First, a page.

Unfair process.  Furtick’s sole source of income is his Social Security disability insurance benefits, an amount clearly insufficient to cover market-rate rent.  According to his doctors, given his serious medical problems, the absence of decent, sanitary housing would place Furtick’s health at serious risk.[11]  Before terminating Furtick’s critical housing assistance, the BHA was required to provide him with a fair process.  See Carter v. Lynn Hous. Authy., 450 Mass. at 637-638.  Nothing of the sort was provided here.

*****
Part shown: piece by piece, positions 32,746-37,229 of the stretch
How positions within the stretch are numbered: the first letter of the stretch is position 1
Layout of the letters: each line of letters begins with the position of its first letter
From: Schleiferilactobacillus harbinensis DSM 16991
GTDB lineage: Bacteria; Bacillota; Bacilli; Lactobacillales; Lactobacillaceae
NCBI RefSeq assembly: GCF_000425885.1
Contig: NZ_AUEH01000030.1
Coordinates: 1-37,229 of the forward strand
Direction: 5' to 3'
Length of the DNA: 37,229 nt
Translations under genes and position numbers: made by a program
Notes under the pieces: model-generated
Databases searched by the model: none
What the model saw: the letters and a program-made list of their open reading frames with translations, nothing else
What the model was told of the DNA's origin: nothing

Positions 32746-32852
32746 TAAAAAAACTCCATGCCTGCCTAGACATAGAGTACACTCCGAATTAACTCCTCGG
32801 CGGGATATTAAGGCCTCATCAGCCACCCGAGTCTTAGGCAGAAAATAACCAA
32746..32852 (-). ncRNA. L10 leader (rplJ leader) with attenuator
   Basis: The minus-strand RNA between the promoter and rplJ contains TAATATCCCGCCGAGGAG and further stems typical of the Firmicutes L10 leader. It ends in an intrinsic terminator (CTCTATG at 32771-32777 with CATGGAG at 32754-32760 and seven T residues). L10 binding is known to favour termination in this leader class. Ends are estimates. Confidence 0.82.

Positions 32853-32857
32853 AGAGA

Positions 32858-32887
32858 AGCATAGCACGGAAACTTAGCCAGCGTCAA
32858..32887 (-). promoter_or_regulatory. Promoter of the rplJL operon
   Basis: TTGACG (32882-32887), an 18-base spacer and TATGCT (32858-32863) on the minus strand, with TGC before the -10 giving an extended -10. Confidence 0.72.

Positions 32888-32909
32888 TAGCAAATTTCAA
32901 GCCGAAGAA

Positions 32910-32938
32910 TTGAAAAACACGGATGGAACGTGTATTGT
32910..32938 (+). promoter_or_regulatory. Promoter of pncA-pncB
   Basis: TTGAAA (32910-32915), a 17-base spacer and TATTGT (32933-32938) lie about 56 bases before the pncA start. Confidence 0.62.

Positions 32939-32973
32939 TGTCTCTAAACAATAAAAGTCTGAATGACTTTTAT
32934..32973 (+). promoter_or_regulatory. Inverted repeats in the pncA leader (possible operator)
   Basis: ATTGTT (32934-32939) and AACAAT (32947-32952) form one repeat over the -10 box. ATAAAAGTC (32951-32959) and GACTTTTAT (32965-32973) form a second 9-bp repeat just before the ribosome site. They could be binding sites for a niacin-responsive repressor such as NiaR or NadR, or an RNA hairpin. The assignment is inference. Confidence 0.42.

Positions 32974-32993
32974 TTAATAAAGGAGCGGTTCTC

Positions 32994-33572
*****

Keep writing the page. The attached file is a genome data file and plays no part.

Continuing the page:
First, the February 7, 2012, section 8 benefits termination notice from the BHA’s leased housing division was defective.  It incorrectly stated that “this decision is final and there is no further right to appeal this decision of the BHA.”  In fact, under the BHA administrative plan’s termination procedure, a participant may obtain an administrative appeal hearing on the decision through a late request upon a showing of compelling circumstances.[12],[13]  No BHA representative informed Furtick of the compelling circumstances policy, or explained how to meet its requirements.